Some people work in cramped conditions, huddled over a laptop in a corner of the dining room or spare bedroom. If that’s you and you don’t remember to stretch regularly, your mind will become as cramped as your body.

So today, take stock of how well you’re treating your body and become aware of how you can enhance your mindset by boosting your physical well-being.

[Article] A Good Read

I can’t remember a time when I couldn’t read. My older sister says she taught me to read as soon as she learned, which would mean I was not yet three years old when the mysteries of the written word began to be revealed to me.

Whether or not that’s true – and you and I know that early memories are far from reliable – I do remember reading aloud fluently to the teacher in my first week at school, and wondering at the others around me who stumbled and mumbled and made no sense of the words on the page.

Perhaps that’s why I’m a compulsive reader. I read everything. Books, newspapers, junk mail, the back of the cereal packet, billboards, road signs, public notices, planning notices and menus. Very little passes under my eyes without being read.

And novels. Everything from Jane Austen and Thomas Hardy through JRR Tolkein and George RR Martin to Bernard Cornwell, Iris Murdoch and Margaret Attwood.

For me, there isn’t much that beats the pleasure of a good book. I love to lose myself completely in a story. As a child, I used to read under the bedcovers at night. As a student, I would reward myself for ploughing through academic papers and text books by stealing an hour to read fiction.

An unhealthy obsession? A waste of time? A distraction?

Actually, I think not. (Well, I wouldn’t be writing about it if I thought it was a problem, would I?)

A large part of the learning we do as human beings is learning to live in social groups. We live in interdependent societies and unless, as individuals, we are able to cope with other people we are at a disadvantage.

Stories are part of the fabric of human history. Every culture and civilisation has its myths, legends and stories of everyday folk. These metaphors of everyday life teach us about others and – less obviously – about ourselves.

In NLP the power of metaphor has been demonstrated over and over again. A great story slides under psychological defences and engages directly with the deeper levels of the mind. What seems to the conscious awareness to be ‘just a story’ is taken much more personally at the below conscious levels.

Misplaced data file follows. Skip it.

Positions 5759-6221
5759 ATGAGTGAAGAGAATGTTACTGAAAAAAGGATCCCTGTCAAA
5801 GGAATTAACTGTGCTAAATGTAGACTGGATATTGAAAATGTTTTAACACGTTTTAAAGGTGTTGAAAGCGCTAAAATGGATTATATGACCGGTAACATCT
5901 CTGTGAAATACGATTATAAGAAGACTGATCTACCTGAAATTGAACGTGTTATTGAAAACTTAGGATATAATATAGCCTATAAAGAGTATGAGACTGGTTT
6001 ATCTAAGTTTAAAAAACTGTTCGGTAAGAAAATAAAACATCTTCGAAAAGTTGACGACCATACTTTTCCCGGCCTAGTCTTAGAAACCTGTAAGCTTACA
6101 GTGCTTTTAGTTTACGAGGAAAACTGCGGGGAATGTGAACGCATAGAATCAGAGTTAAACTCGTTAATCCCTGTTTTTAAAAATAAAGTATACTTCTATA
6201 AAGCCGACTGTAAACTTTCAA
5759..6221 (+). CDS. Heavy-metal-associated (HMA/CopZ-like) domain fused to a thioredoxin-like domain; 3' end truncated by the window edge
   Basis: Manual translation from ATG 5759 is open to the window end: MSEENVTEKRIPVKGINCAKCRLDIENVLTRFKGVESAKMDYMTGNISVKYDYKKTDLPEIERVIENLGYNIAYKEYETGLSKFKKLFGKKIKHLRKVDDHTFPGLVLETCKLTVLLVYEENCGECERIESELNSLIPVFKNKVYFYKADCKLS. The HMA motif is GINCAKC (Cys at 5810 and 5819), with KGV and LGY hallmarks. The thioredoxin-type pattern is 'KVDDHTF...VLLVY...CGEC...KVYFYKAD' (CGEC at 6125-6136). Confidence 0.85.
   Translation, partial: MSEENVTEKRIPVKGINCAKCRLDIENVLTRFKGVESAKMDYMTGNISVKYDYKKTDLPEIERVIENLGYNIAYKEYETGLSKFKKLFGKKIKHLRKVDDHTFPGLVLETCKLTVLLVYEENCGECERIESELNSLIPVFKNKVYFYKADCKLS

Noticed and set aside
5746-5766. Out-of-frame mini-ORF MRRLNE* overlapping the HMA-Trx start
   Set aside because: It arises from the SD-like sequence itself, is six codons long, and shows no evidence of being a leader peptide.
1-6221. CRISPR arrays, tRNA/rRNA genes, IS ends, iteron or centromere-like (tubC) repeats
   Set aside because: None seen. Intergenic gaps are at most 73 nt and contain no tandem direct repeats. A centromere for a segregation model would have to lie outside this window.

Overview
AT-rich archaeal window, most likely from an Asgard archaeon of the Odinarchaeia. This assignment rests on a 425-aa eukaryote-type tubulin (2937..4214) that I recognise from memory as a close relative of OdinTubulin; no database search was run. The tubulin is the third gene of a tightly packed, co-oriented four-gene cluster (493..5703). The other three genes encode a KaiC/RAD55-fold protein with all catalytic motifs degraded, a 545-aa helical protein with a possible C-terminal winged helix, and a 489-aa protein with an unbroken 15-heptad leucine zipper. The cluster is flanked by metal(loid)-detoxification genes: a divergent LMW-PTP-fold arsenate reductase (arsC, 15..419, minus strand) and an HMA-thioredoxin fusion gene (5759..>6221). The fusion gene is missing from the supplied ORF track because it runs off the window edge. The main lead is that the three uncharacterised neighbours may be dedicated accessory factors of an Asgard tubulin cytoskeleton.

Metaphor delivers subtle learning and intuitive insight. Reading offers a glimpse into the world of the writer – not just in the invention of the story, but in the use of words. Every writer puts together the language in their own unique style, giving the reader a privileged insight into the workings of the writer’s mind.

This is my justification – if I needed  one – for a lifetime of reading fiction and a dining room full of books:

Reading a novel gives the reader an alternative view of life. However divorced from current reality the story may appear to be, it speaks to our essential nature and leads the reader to explore new possibilities and different perceptions. It fills out our understanding of what it means to be human.

So, what have you been reading over the summer?

[Article] Motivation re-visited

Every business leader wants their people to be motivated. Preferably to do what the leader wants them to do!

There have been a lot of wise words written – and backed up by research – about what motivates people. In NLP we’re also interested in how people are motivated. That is, we look at the thought processes that create motivation.

You may be familiar with the idea of Towards and Away From motivation.

Towards motivation is the kind of motivation that is focused around the positive benefits of a particular course of action. “If I do this, I get something I want.”

Away From motivation is focused around avoiding something undesirable. “If I do this, I’ll avoid something I don’t want.”

Because of this, some people regard Away From motivation as negative and less effective than Towards motivation. But the point is, both ways of thinking produce motivation – they create the drive to do something.

It’s been pointed out to me that Away From motivation peters out once the worst has been avoided. That can mean that someone using an Away From motivation strategy can end up not achieving very much – just avoiding a lot of problems!

I’ve often been asked how to change a habit of Away From motivation for one of Towards motivation.

And yet…

Some of the most successful and goal-oriented people I’ve met are Away From motivated.